Figure 1
A. The dynamic tracheal occlusion device. The proximal end, with the Button CSF-Flow Control Valve, is on the right. B. Representative image of CDH defect at necropsy with anterior chest wall removed. Viscera are visible in the left hemithorax and the ...

Fetal Surgical Procedures and Neonatal Resuscitation

At 65 days GA, ewes underwent anesthesia with IV ketamine and diazepam. The ewes were then intubated and maintained under general anesthesia with isoflurane. A left-sided fetal CDH was created after maternal laparotomy and hysterotomy as previously described (10). Defect creation at this timepoint in gestation results in severe lung hypoplasia and replicates the severity of disease for which fetal tracheal occlusion is currently offered in ongoing human trials. Sham-operated lambs underwent a thoracotomy without CDH creation. At 110 days GA the ewes with lambs in the intervention groups underwent a second laparotomy and hysterotomy and a dTO or cTO device was placed in the fetal trachea via direct laryngoscopy. The ET tube balloon was inflated with two milliliters of saline for both devices. The devices were then secured to the fetus using 4-0 prolene suture.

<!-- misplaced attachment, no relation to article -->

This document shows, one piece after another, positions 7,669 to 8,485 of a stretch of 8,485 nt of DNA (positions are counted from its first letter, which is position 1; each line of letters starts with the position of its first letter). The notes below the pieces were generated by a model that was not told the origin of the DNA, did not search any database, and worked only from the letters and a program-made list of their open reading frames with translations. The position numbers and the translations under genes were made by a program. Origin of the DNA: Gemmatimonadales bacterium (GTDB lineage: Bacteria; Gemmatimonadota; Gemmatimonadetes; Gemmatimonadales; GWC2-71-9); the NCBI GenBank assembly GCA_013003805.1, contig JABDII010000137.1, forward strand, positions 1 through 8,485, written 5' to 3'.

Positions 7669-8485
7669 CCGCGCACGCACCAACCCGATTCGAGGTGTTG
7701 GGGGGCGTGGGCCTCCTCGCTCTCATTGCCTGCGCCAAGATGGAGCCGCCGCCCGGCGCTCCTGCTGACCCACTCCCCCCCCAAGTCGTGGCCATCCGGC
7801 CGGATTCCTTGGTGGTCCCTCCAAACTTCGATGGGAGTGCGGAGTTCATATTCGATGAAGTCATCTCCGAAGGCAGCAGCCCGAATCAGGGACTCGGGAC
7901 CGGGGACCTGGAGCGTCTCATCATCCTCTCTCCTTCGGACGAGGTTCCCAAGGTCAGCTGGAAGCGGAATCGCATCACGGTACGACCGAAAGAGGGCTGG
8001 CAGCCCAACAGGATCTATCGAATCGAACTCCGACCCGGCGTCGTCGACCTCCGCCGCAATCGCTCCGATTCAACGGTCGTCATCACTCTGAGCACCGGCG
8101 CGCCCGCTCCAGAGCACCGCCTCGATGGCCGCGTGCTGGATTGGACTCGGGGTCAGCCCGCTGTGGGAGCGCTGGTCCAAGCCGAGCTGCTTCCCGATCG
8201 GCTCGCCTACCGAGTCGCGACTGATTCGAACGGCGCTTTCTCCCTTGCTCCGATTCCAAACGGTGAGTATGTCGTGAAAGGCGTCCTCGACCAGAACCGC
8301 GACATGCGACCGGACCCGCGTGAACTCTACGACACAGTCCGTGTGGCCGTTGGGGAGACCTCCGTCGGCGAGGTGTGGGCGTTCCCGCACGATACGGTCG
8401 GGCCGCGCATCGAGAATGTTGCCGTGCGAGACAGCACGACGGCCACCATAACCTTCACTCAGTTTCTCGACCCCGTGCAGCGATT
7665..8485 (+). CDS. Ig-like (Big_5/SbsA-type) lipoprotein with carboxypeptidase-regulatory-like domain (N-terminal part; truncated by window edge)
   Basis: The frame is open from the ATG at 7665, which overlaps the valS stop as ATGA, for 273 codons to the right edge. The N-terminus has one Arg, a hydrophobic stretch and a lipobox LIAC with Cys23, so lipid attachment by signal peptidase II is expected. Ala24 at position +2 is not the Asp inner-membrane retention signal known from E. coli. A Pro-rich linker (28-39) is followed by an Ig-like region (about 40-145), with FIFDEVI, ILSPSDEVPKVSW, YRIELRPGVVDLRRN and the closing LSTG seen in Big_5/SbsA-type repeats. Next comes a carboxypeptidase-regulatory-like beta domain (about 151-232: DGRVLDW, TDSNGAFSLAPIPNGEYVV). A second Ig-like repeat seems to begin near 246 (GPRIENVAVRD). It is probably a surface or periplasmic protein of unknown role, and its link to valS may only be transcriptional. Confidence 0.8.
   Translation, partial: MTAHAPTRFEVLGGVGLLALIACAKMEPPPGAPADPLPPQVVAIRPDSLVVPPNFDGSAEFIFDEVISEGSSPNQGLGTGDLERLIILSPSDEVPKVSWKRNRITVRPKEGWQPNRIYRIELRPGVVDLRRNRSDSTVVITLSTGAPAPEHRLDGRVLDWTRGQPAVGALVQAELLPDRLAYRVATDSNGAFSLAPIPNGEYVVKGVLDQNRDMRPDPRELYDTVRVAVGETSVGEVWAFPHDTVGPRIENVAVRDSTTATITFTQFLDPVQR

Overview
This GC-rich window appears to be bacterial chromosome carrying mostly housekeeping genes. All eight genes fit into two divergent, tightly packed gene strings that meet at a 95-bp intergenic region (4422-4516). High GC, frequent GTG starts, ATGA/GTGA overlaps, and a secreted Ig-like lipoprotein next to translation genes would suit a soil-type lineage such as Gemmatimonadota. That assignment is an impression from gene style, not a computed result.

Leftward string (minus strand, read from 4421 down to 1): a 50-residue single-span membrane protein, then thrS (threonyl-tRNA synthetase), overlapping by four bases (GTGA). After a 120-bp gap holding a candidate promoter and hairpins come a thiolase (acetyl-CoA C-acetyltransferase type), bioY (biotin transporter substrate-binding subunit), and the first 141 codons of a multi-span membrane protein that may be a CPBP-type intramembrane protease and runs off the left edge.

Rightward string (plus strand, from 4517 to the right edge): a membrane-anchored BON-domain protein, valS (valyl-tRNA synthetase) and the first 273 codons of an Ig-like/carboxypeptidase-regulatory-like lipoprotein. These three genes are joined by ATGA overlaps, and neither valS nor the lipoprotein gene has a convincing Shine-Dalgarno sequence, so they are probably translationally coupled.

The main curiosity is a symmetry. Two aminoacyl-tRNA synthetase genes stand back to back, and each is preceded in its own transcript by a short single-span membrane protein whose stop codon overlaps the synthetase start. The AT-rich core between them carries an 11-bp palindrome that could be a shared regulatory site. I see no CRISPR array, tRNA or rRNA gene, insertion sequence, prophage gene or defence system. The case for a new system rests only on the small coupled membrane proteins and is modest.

At 135 days GA, ewes underwent a third laparotomy and hysterotomy. While still on placental support, fetal arterial and venous catheters were placed. Lambs were paralyzed with pancuronium. The balloons of all implanted devices were inspected and found to be intact. The opening pressure of the lung fluid was measured in tracheal-occluded lambs using a fluid-column manometer. Lung fluid was then collected by aspiration. The entire device was removed and the lambs were re-intubated with a 4.5-mm inner-diameter cuffed ET tube. Control unoperated lambs, sham-operated lambs, and untreated CDH lambs were at this stage intubated for the first time. The umbilical cord was then clamped and cut and the lambs were connected to a neonatal ventilator set to deliver 100% oxygen (V.I.P. Bird; Carefusion, San Diego, CA). The arterial catheter was transduced and arterial blood gases were drawn and vital statistics and ventilator settings were recorded every 10 minutes. Ventilator settings were tailored to each lamb with a target pH of 7.4 and arterial carbon dioxide partial pressure of 40 mmHg. Intravenous Lactated Ringer’s boluses and sodium bicarbonate were used to treat metabolic acidoses. The primary endpoint of the resuscitation was maximal achievable arterial partial pressure of oxygen (pO2) during the resuscitation. Compliance was calculated using the following equation: compliance = tidal volume / (peak inspiratory pressure – peak end expiratory pressure). After two hours the lambs were euthanized with sodium pentobarbital. The lungs were perfused with Microfil (Flow Tech, Inc., Windsor, CT) via the main pulmonary artery and then inflated via the trachea with 10% formalin at a constant pressure of 25cm H2O until they were completely fixed. Lung volumes were determined by water displacement.